The Palaszczuk Government’s new legislation to clean up the towing industry and protect motorists from unscrupulous tow truck operators started on April 16.
Transport and Main Roads Minister Mark Bailey said the legislation came from recommendations made by the independent investigation into the removal of parked vehicles from private car parks.
“We appointed former District Court Judge Michael Forde to lead an investigation in response to community concern about alleged shady practices, intimidating tactics and excessive fees being charged by some towing operators,” Mr Bailey said.
“Mr Forde delivered 22 recommendations to overhaul the industry including changes to licence requirements, fees, signage, privacy, education and enforcement.
“The introduction of these new laws delivers on our commitment to put an end to rogue towing operations, leading the way in implementing harsher penalties for dodgy tow truck operators.
“From April 16 the maximum towing charge for a tow from private property is $250 and the maximum price that can be charged for on-site release of the vehicle is $150.
“We are also increasing the maximum penalty that can be imposed under the Tow Truck Regulation from 20 penalty units ($2523) to 80 penalty units ($10,092).”
Mr Bailey said the Palaszczuk Government had also taken steps to educate the community on how to protect themselves from dodgy operators.
“Information is now available on the Transport and Main Roads website to assist Queenslanders understand the changes,” he said.
“Signage guidelines and fact sheets for towing operators and drivers, motorists and property owners are all available.
“I encourage all Queensland motorists to visit my department’s website and read these materials to ensure you are protected against dodgy tow truck operators.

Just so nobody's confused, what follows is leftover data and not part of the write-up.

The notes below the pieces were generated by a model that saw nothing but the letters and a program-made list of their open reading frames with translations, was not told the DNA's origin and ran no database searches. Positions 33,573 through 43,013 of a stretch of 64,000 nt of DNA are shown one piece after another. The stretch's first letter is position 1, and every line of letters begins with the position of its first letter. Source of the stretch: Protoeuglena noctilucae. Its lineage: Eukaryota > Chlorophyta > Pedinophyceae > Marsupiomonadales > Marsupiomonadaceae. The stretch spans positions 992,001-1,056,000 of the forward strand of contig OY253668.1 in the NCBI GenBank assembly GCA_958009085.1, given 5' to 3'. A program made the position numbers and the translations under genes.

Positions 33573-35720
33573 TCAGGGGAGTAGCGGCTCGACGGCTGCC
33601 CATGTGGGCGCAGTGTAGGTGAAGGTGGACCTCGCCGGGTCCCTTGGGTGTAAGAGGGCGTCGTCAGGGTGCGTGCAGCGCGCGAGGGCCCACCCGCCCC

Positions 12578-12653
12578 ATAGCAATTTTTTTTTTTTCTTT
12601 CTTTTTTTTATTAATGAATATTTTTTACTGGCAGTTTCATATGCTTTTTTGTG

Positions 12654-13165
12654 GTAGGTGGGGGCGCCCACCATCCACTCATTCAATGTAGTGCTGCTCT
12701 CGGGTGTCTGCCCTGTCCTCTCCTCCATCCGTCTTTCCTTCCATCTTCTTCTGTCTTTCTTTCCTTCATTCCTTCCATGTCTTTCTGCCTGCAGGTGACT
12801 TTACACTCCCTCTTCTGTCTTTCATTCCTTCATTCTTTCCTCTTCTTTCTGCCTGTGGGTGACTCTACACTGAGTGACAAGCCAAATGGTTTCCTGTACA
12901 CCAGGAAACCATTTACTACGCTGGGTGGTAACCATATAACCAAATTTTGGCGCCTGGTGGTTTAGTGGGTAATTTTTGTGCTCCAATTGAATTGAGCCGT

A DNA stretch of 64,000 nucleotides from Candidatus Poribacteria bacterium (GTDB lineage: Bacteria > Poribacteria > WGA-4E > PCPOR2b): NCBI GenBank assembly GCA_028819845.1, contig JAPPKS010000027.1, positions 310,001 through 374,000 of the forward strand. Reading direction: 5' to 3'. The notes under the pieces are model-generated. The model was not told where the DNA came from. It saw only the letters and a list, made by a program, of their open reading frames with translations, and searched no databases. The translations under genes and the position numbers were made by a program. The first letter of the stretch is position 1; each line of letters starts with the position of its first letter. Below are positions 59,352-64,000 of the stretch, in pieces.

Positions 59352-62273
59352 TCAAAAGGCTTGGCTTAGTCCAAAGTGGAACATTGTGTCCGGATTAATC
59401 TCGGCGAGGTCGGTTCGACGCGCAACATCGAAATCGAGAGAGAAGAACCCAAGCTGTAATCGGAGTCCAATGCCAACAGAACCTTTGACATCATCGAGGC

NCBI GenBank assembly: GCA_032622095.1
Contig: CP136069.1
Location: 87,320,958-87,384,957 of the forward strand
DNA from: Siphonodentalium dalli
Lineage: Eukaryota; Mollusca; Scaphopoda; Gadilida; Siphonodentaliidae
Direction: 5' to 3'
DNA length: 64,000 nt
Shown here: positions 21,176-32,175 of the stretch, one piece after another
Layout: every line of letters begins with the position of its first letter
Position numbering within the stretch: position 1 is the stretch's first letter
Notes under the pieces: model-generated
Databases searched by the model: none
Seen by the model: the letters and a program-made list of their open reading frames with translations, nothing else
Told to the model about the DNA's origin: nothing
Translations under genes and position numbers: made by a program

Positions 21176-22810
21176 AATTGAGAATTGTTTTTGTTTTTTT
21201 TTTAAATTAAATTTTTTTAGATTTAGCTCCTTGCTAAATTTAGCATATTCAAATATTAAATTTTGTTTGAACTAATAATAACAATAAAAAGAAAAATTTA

“Tow truck operators should also take a close look to make sure they are doing the right thing.
“I am confident this legislation appropriately balances the rights of private property owners and occupiers and the rights of motorists, while ensuring towing practices are fair and reasonable.”
The changes that came into effect on April 16 include:
private property towing may only be performed in regulated areas by drivers and assistants who have the necessary certificates and are using licensed tow trucks
tow truck licensees must have towing consent evidencing an arrangement with the occupier to remove vehicles from the property and to notify the police as soon as practicable after removing a vehicle from private property
conduct requirements on tow truck licensees, drivers and assistants including prohibiting intimidating, abusive or insulting behaviour, and requiring reasonable steps be taken to locate the motorist before loading a vehicle onto the tow truck
vehicles removed from private property may only be taken by the most direct route to the licence holder’s nearest holding yard
set maximum towing charges for a standard private property tow ($250), the on-site release of a vehicle ($150) and storing a vehicle ($25) and prohibiting the charging of call-out fees and charges for separate activities incidental to the towing service such as administration fees
safeguard motorists’ privacy by restricting the disclosure of information about the removal of a vehicle from private property and expressly protecting personal information about a vehicle’s owner, driver or other party connected to a regulated towing service
increase the maximum penalty that may be imposed under the Tow Truck Regulation from 20 penalty units ($2523) to 80 penalty units ($10,092), and
allow the entire criminal history of an applicant, including any charge for an offence that has not been dealt with by a court or withdrawn or otherwise discontinued, may be considered when determining whether to grant a licence or certificate and whether a person is an appropriate person to continue to hold a licence or certificate.
For more information on the investigation and legislation changes visit https://www.tmr.qld.gov.au/Business-and-industry/Accreditations/Tow-truck-licensing-scheme.aspx